Last week, a girl approached my 11-year-old son at the swimming pool. "My friend over there likes you," she said to Tommy, as my husband relates the story. "She thinks you're cute. Do you like her?"
My husband isn't sure exactly what Tommy heard -- and I wasn't there to witness this event -- but apparently the gist of his response was to cram another handful of potato chips into his mouth and never answer the question. He wasn't being rude, although we will need to work on some good responses for future situations ("She looks really nice, but I'm not interested in dating yet/my parents won't let me date yet," maybe?). He just isn't at all ready for that stuff, and I'm glad.
Meanwhile, there's another person who didn't handle this moment too well: me.
Put simply, I overreacted.
When Tommy told me about the girl, I went a little too nuts. Along the lines of, "Oh, that's so cute! Oh, that's sweet, she thought you were handsome!" Followed by lots of questions.
By that time, he was turned off, probably embarrassed, and definitely ready to get away from this intense, overbearing Mom person. Oops.
I am learning that tweens, and I'm assuming teens, respond best to small movements. They're like little butterflies that you don't want to scare off if they happen to land near you. Your best move is to let them know you're there, sit quietly, allow them to approach and do lots of listening.
Sam Fabian, a parent educator at Children's Hospital of the King's Daughters, confirms this lesson. "A parent's composure and response to the questions are very important in keeping the lines of communication open and honest," Fabian says. "If you tend to overreact to information, they will be less likely to come to you again. For instance, if your child says, 'Amy tried to kiss me today at the bus stop,' and you respond, 'WHAT?! I am going to the bus stop tomorrow, or I'm calling her parents... or did you kiss her back? Why did she think she could kiss you? etc.' This will shut the communication down in a heart beat.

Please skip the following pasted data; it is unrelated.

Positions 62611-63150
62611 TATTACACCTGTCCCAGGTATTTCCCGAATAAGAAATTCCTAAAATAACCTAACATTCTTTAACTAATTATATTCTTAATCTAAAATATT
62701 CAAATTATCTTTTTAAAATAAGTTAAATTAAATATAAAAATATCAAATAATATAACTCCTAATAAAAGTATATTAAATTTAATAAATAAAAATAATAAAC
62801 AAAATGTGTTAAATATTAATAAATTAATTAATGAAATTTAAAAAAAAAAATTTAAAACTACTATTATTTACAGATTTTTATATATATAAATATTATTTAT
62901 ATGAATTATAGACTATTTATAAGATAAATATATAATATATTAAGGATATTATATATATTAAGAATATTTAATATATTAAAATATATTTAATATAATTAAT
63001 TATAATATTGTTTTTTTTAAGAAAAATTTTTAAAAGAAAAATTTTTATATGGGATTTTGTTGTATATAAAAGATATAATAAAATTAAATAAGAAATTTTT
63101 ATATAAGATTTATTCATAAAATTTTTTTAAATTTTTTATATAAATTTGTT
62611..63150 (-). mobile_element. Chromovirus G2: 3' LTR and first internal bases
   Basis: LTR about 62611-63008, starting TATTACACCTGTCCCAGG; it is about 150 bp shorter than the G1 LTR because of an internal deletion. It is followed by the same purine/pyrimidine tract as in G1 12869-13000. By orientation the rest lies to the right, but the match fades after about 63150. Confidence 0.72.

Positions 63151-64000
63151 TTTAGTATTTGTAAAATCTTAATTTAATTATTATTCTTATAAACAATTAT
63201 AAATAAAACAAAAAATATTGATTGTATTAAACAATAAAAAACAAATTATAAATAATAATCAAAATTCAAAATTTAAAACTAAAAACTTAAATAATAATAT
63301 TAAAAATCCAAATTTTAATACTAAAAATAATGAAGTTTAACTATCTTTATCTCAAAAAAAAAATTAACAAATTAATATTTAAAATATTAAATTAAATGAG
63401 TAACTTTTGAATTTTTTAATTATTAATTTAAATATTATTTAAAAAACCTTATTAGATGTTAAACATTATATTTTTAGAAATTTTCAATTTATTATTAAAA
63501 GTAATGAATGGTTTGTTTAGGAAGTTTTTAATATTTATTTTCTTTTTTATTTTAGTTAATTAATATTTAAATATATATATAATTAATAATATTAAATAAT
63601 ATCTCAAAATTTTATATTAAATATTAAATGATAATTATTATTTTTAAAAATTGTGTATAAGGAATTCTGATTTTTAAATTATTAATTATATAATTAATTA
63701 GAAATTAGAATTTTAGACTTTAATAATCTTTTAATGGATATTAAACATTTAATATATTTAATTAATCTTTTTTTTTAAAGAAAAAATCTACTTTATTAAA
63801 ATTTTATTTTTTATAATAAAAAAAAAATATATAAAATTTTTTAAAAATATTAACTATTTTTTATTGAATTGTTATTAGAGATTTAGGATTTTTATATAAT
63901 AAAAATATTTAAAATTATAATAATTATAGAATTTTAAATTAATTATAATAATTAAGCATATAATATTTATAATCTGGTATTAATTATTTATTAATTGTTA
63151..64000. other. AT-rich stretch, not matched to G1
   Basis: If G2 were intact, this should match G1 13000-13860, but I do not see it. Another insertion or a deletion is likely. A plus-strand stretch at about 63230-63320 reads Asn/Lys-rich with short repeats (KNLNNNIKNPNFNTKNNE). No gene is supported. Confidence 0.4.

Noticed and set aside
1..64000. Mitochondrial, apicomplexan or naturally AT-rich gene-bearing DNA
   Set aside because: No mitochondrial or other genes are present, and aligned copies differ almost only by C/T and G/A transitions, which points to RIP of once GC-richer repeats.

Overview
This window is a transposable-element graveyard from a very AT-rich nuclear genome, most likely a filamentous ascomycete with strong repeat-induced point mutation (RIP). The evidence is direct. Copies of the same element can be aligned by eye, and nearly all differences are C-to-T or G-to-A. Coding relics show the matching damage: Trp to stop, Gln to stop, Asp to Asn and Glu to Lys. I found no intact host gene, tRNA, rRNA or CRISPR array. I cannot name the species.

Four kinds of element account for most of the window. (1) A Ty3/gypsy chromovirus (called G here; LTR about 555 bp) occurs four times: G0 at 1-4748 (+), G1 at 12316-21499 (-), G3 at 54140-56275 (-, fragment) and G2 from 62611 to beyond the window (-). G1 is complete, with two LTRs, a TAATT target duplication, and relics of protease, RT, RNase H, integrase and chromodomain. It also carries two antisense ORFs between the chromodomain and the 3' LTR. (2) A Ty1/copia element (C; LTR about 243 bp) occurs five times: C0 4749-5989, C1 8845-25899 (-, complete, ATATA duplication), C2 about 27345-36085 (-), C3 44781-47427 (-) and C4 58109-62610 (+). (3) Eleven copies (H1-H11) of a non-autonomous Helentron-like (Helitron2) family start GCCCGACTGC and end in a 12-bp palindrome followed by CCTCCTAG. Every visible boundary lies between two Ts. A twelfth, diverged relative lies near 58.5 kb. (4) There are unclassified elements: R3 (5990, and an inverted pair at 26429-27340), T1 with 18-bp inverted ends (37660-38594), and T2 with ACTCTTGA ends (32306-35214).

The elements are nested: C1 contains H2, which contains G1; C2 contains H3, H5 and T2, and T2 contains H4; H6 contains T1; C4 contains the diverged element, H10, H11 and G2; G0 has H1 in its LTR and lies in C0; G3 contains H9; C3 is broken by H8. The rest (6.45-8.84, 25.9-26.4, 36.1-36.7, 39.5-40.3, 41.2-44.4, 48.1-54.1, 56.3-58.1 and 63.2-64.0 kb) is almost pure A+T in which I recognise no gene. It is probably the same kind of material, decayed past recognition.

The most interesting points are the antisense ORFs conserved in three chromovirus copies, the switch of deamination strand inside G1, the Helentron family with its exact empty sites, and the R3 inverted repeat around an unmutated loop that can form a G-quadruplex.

"Instead, say, 'Wow, did that surprise you? How did you feel about it?' Get a sense of where they are with it all and ask them, 'If she does it again, what do you think you will do?' Let them process it out, and they probably will come up with the answer and only a little guidance may be needed."
So what I should have done is played it cool and said to Tommy, "Oh. So how did you feel about that girl saying that?" and see what he told me, and then go from there with any words of wisdom.
It's not the first time I've been too in-his-face. As he's gotten older and we are spending more time apart, sometimes I'll find myself jumping on him the second he walks through the door, trying to find out exactly who-what-where-when-why his day has been. Increasingly, that is eliciting only mumbles and grunts. But when I'm least expecting it, he'll open up. Unfortunately it's usually at night when all I want to do is go to sleep, but of course I'll always hang out for as long as he wants.
He'll still talk my ear off, as he did when he was a toddler, and I'm lucky for that. I just have to be patient.
And then, I figure, I'll talk my husband's ear off.